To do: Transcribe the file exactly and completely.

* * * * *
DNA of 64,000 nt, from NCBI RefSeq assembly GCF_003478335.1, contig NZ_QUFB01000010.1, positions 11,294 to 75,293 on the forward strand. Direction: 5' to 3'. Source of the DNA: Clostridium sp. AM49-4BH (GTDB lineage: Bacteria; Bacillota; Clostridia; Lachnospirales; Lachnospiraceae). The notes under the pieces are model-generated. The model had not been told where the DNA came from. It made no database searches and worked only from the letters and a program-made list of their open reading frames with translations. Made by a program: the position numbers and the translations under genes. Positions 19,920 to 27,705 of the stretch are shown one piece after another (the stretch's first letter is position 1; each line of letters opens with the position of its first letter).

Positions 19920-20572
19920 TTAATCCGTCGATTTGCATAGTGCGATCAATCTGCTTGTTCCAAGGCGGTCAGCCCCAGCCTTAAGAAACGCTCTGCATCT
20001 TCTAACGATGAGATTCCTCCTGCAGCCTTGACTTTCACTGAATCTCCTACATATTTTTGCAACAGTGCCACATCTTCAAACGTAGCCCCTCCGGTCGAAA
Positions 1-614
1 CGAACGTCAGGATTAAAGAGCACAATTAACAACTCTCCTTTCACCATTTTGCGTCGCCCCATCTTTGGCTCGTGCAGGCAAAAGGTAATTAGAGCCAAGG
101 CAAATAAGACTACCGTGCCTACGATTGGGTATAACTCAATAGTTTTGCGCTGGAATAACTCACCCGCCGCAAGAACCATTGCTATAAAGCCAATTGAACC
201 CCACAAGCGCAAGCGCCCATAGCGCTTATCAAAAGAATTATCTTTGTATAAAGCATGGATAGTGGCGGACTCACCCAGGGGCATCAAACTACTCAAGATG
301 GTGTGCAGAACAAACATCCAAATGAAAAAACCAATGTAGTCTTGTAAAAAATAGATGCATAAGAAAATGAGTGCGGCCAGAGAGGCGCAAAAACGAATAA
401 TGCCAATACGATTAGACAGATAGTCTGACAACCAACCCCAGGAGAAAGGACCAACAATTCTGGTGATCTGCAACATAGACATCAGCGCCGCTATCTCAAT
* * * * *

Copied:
DNA of 64,000 nt, from NCBI RefSeq assembly GCF_003478335.1, contig NZ_QUFB01000010.1, positions 11,294 to 75,293 on the forward strand. Direction: 5' to 3'. Source of the DNA: Clostridium sp. AM49-4BH (GTDB lineage: Bacteria; Bacillota; Clostridia; Lachnospirales; Lachnospiraceae). The notes under the pieces are model-generated. The model had not been told where the DNA came from. It made no database searches and worked only from the letters and a program-made list of their open reading frames with translations. Made by a program: the position numbers and the translations under genes. Positions 19,920 to 27,705 of the stretch are shown one piece after another (the stretch's first letter is position 1; each line of letters opens with the position of its first letter).

Positions 19920-20572
19920 TTAATCCGTCGATTTGCATAGTGCGATCAATCTGCTTGTTCCAAGGCGGTCAGCCCCAGCCTTAAGAAACGCTCTGCATCT
20001 TCTAACGATGAGATTCCTCCTGCAGCCTTGACTTTCACTGAATCTCCTACATATTTTTGCAACAGTGCCACATCTTCAAACGTAGCCCCTCCGGTCGAAA
Positions 1-614
1 CGAACGTCAGGATTAAAGAGCACAATTAACAACTCTCCTTTCACCATTTTGCGTCGCCCCATCTTTGGCTCGTGCAGGCAAAAGGTAATTAGAGCCAAGG
101 CAAATAAGACTACCGTGCCTACGATTGGGTATAACTCAATAGTTTTGCGCTGGAATAACTCACCCGCCGCAAGAACCATTGCTATAAAGCCAATTGAACC
201 CCACAAGCGCAAGCGCCCATAGCGCTTATCAAAAGAATTATCTTTGTATAAAGCATGGATAGTGGCGGACTCACCCAGGGGCATCAAACTACTCAAGATG
301 GTGTGCAGAACAAACATCCAAATGAAAAAACCAATGTAGTCTTGTAAAAAATAGATGCATAAGAAAATGAGTGCGGCCAGAGAGGCGCAAAAACGAATAA
401 TGCCAATACGATTAGACAGATAGTCTGACAACCAACCCCAGGAGAAAGGACCAACAATTCTGGTGATCTGCAACATAGACATCAGCGCCGCTATCTCAAT